Monday, January 25, 2016

5 things I'm ashamed of as an autism mom

Is shame a natural feeling for all autism parents?

I hope other parents of children with autism can relate! I hate to think I'm the only one who feels these things.

1. I sometimes do my son's homework.

 There are days that I can't deal with the stress of making my son do his homework. The anger, the whining! And that's just me!

No, really, after a long workday, checking in on my elderly father and  then coming home to do housework and cook supper, I sometimes have no patience left.

I know it is setting a bad example and I'm encouraging the bad behavior, but at the time I'm too exhausted to care.

2. I often feel like giving up.

Parenting is hard work. I thought raising two daughters was work, but nothing compares to raising a special needs child. The appointments, the planning of social outings, school work, the simple daily routines - it can be overwhelming. 

The mornings are when my son is at his worst - hyperactive and mouthy - I dread them. Will he ever outgrow this?

3. I dread what the future holds for my son.

My son is high functioning so there is hope for his future - right? But what will he do or become when he has so few social skills or interests?

I had high hopes for my girls, now adults and neurotypical. I  can't see a very bright future for my boy. No medical degree, no advanced degrees at all. I don't believe even a community college will be an option. I'm a laborer and I wanted better for my kids.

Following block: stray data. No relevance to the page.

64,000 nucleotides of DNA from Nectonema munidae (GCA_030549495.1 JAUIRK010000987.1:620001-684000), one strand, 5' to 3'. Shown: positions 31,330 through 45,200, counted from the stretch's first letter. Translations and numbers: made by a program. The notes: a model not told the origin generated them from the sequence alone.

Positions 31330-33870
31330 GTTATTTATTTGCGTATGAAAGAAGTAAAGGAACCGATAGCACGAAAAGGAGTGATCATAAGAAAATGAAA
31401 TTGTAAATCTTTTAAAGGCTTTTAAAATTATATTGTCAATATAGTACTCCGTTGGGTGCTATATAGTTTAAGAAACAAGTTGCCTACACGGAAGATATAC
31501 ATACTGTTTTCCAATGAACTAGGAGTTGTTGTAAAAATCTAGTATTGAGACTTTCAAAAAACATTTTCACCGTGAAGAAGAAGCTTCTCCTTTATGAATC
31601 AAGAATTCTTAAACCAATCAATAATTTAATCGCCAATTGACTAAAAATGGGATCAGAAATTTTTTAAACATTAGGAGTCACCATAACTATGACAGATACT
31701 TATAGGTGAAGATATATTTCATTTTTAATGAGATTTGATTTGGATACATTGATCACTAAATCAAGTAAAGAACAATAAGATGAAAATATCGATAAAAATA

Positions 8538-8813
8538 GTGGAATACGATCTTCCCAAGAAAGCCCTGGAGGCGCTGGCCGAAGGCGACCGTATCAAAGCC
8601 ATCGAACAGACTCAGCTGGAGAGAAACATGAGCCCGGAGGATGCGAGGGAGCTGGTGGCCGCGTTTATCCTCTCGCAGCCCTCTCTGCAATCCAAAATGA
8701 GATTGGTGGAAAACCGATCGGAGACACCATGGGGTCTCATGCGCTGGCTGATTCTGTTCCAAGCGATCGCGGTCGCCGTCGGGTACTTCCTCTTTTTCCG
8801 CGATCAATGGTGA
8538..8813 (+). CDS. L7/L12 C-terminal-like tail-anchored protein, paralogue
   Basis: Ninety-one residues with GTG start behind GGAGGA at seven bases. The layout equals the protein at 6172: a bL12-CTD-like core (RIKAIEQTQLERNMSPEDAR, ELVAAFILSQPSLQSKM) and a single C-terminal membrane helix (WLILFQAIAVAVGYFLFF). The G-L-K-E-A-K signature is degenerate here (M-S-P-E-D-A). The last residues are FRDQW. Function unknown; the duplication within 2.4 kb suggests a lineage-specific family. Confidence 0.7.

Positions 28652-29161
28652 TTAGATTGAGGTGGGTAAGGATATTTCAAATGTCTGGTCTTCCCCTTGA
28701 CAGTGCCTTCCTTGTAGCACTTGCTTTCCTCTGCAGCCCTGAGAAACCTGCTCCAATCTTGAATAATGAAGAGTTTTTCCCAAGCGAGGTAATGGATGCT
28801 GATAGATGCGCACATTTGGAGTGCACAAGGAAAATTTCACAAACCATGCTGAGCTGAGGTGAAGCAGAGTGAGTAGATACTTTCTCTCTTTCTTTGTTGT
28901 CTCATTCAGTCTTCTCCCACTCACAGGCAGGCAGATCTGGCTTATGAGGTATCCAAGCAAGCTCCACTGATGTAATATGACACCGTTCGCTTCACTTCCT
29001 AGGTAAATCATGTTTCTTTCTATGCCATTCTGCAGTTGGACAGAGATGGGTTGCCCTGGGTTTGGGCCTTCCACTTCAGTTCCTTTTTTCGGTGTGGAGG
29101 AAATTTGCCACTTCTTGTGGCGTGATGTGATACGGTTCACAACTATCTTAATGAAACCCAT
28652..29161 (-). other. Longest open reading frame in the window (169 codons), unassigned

4. I get way too angry way too often.

When I walk through my door and I'm greeted by a big mess - every cupboard open, toys and food scattered everywhere, and just general mayhem -  I start the nagging. Then comes the annoyance, followed by yelling.

I know the yelling makes things worse, but at times that is the only thing that gets my son's attention.
My son now looks closely at my face when he sees me. Is angry, psycho mom here or normal calm mom? Alas, much of his behavior is reflective of mine.

5.  I am too sensitive to other people's opinions.

I am way less sensitive than I used to be, but make a smart comment about how too many kids don't get the discipline - insert whipping - that they deserve, and I'll see red. When his teacher told me my son would do better if he stopped daydreaming, I had to bite my tongue.

 I  do no longer feel the need to say, "But he's autistic!" every time someone questions his behavior.

I  do love my son!

Lest you think I don't love my son, be assured I do! I love him with all my heart and soul, with a fierceness and protectiveness only a parent can know.

For all the problems we face together, the pride I feel when looking at how far my son has come makes  me glad to be his mom. Even if I'm not perfect myself.

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